A former Vanderbilt Commodore, Mullins burst onto the national scene during his sophomore season at VU, when he 9-3 with a team-leading ERA of 2.58. That season, he out pitched teammate Jeremy Sowers, whom the Cleveland Indians selected sixth overall in the 2004 draft. With lofty expectations going into his Junior season, Mullins had an up-and-down encore to his breakout sophomore year.
He ended his Junior season with a 6-1 record in 13 games, pretty good numbers for any collegiate pitcher. However, he was suspended from the program for three weeks due to a DWI arrest, and saw his ERA rise to 3.62. Towards the end of the season, he was quoted as saying he would return to VU if he was not selected in the first three rounds of the draft. Luckily for Twins fans, the organization scooped him up right before his own personal deadline.
Some believe his statistics during his first two seasons of college ball was due to the fact he was pitching behind Sowers in the rotation, while others believe he could not take the pressures of being the staff ace during his Junior year. By the time the SEC tournament rolled around, he had been replaced by Jensen Lewis as the team's ace. Still, the Twins saw enough in Mullins to take him earlier than most expected.
He signed with the Twins on June 13, and was assigned to Elizabethton of the Appalachian League. One thing is for sure, he proved every single naysayer wrong during his inaguaral year of professional baseball. The lefty finished the season with a 3-0 record, posted a 2.18 ERA in 11 starts, and struck out 60 batters in 53.2 innings of work.
If his first year is any indication of what he can bring to the organization, the Twins may have found another left-handed gem. Now, most scouts believe his past is behind him, and what happened while at VU was an isolated incident.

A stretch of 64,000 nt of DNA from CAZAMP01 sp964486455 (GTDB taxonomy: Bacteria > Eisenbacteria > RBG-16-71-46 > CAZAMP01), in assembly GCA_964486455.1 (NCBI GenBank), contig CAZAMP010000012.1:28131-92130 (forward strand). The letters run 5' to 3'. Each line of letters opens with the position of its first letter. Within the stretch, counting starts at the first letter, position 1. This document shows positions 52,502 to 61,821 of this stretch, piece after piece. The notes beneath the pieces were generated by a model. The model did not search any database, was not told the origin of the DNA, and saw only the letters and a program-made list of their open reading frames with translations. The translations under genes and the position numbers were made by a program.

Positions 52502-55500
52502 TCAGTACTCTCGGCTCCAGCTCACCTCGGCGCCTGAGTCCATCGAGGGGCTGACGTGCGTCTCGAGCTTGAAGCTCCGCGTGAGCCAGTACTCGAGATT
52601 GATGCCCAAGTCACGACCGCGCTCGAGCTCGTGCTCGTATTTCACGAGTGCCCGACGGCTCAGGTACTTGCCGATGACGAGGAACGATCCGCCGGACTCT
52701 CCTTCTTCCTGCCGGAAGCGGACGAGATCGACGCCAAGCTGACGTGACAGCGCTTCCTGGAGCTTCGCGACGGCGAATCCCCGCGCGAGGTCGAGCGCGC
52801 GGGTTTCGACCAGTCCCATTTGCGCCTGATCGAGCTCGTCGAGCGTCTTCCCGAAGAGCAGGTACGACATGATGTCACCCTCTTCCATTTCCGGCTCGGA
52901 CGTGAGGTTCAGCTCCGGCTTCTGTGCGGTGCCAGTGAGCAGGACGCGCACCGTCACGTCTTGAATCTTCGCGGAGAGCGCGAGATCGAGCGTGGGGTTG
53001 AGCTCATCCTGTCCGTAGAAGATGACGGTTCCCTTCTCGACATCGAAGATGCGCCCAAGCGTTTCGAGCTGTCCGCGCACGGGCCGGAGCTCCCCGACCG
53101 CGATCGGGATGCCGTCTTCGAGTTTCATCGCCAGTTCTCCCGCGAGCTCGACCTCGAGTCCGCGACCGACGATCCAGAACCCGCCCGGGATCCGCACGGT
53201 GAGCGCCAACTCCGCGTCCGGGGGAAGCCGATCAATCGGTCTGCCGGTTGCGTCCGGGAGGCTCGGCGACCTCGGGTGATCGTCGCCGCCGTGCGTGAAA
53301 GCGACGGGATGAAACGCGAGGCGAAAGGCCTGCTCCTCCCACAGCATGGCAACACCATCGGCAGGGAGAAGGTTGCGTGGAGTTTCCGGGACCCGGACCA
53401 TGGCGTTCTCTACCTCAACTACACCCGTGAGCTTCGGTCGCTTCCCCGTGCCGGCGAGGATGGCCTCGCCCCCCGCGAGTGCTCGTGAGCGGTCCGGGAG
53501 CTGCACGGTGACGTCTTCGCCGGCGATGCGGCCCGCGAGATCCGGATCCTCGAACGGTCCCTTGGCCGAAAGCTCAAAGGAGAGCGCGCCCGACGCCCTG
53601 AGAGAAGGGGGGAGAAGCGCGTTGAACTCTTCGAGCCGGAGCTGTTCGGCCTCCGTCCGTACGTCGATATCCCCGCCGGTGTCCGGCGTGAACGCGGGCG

Repertoire.Fastball, Curveball, Changeup
Fastball.Most scouts believe that Mullins has good stikeout potential, and he can get his fastball up around 92 miles per hour at times. His heater usually sits in the 87-91 range, and he has the ability to spot it wherever he wants. He uses his height to intimidate batters, and some hitters have said the ball looks like it is coming in faster because of how tall Mullins is.
Other Pitches. Mullins throws a serious breaking ball, and has the ability to throw it two different ways. His curve has a nice 12-6 drop on it, and he can spot it wherever he wants. He also throws a shorter, quicker version of it, which gives the hitters fits. His changeup, while still raw, has a fading action to it. Both pitches make his fastball seem to be in the 94-95 range when he is on.
Pitching. Mullins is a good overall pitcher, who relys on all his pitches to get people out. He has tremendous strikeout potential, as he showed with his 60 strikeouts in 53.2 innings last season. He is a workhorse, who hates to be taken out of the game. He is also comfortable facing both lefties and righties, as he held both to a batting average under .190 this past season. Some say he reminds them of a young Chuck Finley, although he is much skinnier.
Projection. Mullins is a starter, and should always be kept in the starting rotation. He is a tall kid, who loves to take the mound to start off the game. A fierce competitor, Mullins has overcome some speed bumps to put himself in a great situation to succeed. He is a part of the best Minor League system for pitchers, and should continue to develop into a legitimate starting pitcher prospect.
ETA. 2008. Mullins should make a steady climb through the organization this season. Some say he is the best left-handed pitching prospect, after Francisco Liriano and Glen Perkins. However, the Twins are stocked with arms, and he is going to need to have a season like he did last year to continue to turn heads. Some believe that college kids struggle during their second year in pro ball, but Mullins should avoid that. He should end the year with Fort Myers, and make his Double-A debut in 2007.